Terminating an employee can be a difficult and even devastating experience to the terminated worker, but it’s also not an easy decision for the manager / employer charged with the duty of retaining and discharging employees. It’s not uncommon for an employee termination to seem unfounded or irrational. For example, an employer might decide to discharge a more senior employee or a good performer while retaining another worker who has performance issues or even many unexcused absences because the latter has a closer relationship with the employer, or compensates for his deficiencies in other ways.

If the aggrieved employee is an at-will employee, this kind of seemingly unfair preferential treatment is only illegal if the reason for it is the fact that the adversely affected employee either (1) belongs to the protected category, such as gender, sexual orientation, disability, religion, ethnicity, familial status; or (2) because the employee exercised protected rights, such as complaining about workplace harassment or unsafe working environment (internally or to the outside government agencies), reporting criminal conduct, filing a workers compensation claim, participating in a union/political activity, serving on a jury, etc.

Since the at-will employment doctrine states that an employee can be terminated for any reason, no reason, or arbitrary reason, except illegal reason, terminating one employee and keeping the other because the employer likes the second employee better for his own, personal reason, assuming that no sexual favoritism is involved, generally does not violate California of Federal employment laws.

In the absence of an agreement otherwise a worker in California is generally presumed to be an “at-will” employee. This means that an employee can be terminated for any reason, no reason or arbitrary reason as long as it’s not an illegal reason (such as discrimination, harassment, retaliation, etc.) Once an employee establishes that he/she might have been terminated for unlawful reason, an employer will be required to defend its termination by demonstrating “just cause.” Employers covered by collective bargaining agreements are also typically required to demonstrate “just cause” for any disciplinary action involving a covered employee. Thus, it is important to understand the “just case” term of art. In determining whether the employer had just cause for terminating an employee, the following questions should be asked:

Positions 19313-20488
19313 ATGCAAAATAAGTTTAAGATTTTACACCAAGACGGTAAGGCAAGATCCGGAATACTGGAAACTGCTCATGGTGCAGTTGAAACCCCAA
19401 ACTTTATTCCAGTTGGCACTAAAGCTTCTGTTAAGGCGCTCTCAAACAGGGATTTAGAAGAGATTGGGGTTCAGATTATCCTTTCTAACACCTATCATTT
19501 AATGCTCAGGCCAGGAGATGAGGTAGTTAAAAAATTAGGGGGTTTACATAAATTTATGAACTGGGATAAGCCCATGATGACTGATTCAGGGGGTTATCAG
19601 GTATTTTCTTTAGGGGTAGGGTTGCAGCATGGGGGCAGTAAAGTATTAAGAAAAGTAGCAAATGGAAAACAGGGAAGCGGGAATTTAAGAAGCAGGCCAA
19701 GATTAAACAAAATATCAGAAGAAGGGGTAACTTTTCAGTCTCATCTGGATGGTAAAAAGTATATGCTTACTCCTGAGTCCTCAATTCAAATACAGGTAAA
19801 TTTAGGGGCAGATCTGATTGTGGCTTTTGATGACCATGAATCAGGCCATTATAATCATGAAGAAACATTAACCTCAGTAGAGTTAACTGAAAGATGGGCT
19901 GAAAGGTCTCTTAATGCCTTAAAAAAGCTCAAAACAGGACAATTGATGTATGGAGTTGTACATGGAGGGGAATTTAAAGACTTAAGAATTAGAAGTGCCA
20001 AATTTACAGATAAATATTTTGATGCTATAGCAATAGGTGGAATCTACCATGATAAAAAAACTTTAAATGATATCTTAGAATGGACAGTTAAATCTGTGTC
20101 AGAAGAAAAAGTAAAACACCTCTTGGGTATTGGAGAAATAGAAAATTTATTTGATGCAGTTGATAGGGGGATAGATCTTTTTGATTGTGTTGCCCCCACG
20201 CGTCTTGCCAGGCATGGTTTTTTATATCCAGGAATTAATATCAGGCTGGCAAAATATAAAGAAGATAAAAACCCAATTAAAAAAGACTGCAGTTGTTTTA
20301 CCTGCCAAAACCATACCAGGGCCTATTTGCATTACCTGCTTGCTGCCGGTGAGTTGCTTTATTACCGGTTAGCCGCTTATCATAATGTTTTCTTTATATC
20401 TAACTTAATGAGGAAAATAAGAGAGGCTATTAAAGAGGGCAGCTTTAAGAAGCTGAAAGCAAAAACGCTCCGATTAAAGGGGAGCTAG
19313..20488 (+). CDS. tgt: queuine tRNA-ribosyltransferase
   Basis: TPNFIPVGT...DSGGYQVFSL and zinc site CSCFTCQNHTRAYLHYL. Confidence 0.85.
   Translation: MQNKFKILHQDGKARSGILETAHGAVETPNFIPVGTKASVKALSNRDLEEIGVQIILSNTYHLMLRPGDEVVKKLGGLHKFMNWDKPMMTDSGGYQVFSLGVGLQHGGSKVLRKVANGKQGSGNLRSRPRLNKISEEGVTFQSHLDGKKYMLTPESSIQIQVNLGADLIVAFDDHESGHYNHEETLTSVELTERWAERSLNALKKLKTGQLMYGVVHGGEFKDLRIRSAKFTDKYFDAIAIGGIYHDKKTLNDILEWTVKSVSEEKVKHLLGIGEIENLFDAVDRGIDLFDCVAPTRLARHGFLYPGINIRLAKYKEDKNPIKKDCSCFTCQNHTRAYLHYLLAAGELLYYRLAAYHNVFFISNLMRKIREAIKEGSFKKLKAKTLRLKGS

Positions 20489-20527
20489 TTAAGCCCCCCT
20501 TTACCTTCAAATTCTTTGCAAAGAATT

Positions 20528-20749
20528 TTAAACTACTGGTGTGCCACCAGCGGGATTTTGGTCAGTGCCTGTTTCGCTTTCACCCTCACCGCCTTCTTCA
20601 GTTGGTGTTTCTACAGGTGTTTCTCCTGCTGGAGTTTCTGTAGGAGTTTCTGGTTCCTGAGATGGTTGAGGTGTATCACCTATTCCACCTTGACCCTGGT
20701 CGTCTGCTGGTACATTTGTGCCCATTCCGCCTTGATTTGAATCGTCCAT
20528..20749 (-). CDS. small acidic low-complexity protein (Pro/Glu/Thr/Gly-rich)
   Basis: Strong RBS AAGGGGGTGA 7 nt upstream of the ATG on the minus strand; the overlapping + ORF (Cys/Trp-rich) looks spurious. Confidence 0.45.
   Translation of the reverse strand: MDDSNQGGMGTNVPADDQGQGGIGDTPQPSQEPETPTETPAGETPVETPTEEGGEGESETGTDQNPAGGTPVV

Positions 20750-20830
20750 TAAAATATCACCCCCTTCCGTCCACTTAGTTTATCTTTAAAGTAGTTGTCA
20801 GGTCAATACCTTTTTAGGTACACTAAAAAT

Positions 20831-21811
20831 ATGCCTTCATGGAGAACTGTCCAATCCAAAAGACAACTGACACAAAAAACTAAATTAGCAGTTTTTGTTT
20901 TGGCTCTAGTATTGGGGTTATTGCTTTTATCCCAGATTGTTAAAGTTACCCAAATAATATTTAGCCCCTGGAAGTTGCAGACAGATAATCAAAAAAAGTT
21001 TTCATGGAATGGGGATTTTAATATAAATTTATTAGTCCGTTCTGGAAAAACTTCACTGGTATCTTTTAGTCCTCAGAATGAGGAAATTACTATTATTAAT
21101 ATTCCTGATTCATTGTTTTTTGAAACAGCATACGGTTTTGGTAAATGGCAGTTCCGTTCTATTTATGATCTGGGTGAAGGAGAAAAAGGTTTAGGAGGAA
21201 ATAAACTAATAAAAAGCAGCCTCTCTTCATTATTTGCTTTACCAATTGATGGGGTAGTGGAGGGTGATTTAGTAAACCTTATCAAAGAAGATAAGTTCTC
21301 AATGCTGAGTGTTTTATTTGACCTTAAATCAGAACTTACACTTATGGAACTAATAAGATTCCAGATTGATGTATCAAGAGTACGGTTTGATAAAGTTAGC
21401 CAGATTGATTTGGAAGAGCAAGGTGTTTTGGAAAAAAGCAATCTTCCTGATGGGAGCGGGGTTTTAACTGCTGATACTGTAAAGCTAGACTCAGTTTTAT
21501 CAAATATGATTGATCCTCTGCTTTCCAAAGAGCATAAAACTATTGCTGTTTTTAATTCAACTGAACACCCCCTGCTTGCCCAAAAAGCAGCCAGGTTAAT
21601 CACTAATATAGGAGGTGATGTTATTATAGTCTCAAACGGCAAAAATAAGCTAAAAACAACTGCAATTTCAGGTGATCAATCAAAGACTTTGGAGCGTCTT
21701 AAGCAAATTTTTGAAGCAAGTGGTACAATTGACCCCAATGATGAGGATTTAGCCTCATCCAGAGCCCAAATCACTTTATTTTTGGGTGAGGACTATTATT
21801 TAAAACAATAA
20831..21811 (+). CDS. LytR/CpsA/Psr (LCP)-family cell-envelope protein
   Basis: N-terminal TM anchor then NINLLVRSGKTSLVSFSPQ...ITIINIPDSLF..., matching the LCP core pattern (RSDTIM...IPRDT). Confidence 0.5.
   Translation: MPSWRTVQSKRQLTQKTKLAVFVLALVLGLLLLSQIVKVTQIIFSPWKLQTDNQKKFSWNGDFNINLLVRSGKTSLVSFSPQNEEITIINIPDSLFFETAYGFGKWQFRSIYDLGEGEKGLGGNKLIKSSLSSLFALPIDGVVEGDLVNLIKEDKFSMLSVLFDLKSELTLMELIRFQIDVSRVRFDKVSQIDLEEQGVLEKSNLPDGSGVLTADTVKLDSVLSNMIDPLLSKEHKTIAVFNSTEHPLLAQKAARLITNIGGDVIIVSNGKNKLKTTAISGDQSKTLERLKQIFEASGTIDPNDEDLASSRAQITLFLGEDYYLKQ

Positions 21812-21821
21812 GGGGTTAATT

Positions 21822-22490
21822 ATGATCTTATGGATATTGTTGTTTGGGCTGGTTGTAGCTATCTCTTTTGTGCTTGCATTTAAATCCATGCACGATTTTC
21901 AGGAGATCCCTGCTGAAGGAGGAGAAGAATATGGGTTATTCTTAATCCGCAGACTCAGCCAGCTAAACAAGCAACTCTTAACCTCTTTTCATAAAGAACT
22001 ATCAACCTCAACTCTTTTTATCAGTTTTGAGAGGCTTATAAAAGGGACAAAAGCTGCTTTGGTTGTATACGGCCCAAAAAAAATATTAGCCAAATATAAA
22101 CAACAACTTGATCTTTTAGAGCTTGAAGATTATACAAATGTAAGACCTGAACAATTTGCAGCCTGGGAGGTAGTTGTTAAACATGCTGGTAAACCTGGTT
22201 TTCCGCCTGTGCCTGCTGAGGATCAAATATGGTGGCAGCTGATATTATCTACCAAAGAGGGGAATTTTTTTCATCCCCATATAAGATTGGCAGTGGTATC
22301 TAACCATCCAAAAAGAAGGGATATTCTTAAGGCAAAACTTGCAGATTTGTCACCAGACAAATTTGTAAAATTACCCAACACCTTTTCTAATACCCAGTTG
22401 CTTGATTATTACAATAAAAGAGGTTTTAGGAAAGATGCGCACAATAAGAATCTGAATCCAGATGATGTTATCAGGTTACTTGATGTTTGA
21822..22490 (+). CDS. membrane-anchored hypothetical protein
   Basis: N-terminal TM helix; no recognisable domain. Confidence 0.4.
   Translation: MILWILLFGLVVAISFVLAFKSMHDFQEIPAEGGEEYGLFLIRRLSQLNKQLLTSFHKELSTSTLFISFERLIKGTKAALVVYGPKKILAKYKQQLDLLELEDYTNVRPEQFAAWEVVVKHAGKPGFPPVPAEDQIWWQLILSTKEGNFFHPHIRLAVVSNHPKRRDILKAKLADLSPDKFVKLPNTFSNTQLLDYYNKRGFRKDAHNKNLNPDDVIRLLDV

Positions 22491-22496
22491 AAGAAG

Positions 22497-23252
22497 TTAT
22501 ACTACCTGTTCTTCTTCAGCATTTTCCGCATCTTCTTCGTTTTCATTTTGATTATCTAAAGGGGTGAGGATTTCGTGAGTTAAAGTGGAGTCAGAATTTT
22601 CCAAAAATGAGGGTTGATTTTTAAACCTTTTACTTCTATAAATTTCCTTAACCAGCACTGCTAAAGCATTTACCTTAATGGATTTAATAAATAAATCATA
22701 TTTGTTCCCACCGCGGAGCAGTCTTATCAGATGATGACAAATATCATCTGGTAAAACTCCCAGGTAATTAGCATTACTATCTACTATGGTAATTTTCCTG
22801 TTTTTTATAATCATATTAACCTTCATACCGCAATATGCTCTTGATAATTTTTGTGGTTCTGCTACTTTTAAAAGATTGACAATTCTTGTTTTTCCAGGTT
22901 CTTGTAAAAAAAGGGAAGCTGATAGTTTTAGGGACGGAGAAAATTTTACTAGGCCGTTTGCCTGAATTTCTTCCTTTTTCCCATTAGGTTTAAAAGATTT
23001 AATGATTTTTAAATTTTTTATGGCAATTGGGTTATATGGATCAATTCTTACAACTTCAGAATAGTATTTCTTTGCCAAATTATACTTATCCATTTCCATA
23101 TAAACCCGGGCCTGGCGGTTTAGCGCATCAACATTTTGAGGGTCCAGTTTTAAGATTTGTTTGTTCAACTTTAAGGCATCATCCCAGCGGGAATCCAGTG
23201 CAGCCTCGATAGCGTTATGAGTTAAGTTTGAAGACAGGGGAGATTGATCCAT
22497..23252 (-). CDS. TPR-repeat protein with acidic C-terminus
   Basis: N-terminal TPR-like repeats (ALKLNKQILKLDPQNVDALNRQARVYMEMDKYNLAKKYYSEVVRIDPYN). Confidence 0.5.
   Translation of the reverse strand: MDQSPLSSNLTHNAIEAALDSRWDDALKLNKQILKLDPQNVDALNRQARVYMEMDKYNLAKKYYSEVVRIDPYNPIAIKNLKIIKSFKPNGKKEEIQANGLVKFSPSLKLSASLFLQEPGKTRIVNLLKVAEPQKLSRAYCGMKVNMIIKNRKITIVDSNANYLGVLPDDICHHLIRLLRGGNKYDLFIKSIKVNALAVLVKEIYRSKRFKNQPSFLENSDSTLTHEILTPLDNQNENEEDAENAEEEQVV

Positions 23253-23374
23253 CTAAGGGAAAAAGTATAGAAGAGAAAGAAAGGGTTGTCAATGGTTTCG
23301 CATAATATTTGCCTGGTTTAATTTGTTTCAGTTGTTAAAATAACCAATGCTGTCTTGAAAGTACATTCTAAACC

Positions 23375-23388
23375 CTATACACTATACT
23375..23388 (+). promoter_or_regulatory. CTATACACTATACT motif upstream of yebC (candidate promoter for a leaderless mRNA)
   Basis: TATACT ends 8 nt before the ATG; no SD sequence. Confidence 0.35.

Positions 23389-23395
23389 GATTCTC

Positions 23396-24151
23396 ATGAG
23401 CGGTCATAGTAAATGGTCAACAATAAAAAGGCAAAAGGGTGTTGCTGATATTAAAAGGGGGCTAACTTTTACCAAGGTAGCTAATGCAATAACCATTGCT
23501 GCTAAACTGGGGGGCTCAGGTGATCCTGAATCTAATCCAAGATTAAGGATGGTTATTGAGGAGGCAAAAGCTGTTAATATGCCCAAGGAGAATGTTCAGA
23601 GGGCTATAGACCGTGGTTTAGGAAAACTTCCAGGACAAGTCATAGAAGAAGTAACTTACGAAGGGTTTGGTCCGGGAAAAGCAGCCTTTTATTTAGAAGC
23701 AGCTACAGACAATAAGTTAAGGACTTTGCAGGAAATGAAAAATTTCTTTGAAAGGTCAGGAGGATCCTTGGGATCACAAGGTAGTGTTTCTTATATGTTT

* Did employer’s action violate any statute or policy?

* Did the company investigate to determine whether the employee actually violated the rule for which he was disciplined or terminated?

Under California Law, “sick leave” means “accrued increments of compensated leave” provided by an employer for an employee’s use because of:

* the employee’s physical or mental condition that makes the employee unable to perform his duties;

* the employee’s need to obtain a professional diagnosis or treatment for a medical condition; or

FEHA (Fair Employment and Housing Act) prohibits disability discrimination and pregnancy based discrimination in California. To prove a wrongful termination claim based on pregnancy discrimination and failure to provide reasonable accommodations to a pregnant employee at workplace, first she has to prove that her condition constitutes disability within the meaning of the statute Cal. Gov. Code section 12940(m) which prohibits employment discrimination based on actual or perceived disability, as normal pregnancy itself is not considered disability entitling an employee to special accommodations.

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Under California Fair Employment and Housing Act (FEHA) physical disability is defined as a condition that limits a major life activity. Thus, the female worker must show that a condition arising out of her pregnancy limited one or more of her major life conditions. An employee must specific state which of her daily functions was impaired by the condition arising out of pregnancy and what exactly she was not able to do in a course of her daily life that she would have otherwise been able to do.

In one case, the court rejected the employee’s argument that her morning sickness during pregnancy constituted disability entitling her to the protection of pregnancy and disability discrimination laws. The court stated that according to Fair Employment and Housing Commission regulation 7291.2(g) a woman is “considered to be ‘disabled by pregnancy’ if she is suffering from severe ‘morning sickness’.”

The most significant immediate measure and employer may and should take in response to sexual harassment or another kind of harassment allegation by one employee against the other or against his or her supervisor is to launch a prompt and fair investigation to determine whether the complaint is justified. The employer must take temporary steps to deal with the situation while it determines whether the complaint is justified. Swenson v. Potter (9th Cir. 2001) 271 F3d 1184. The greater the potential injury to the complaining employee, the greater care the employer must take in investigation harassment allegations and preventing the alleged harassment from recurring or escalating.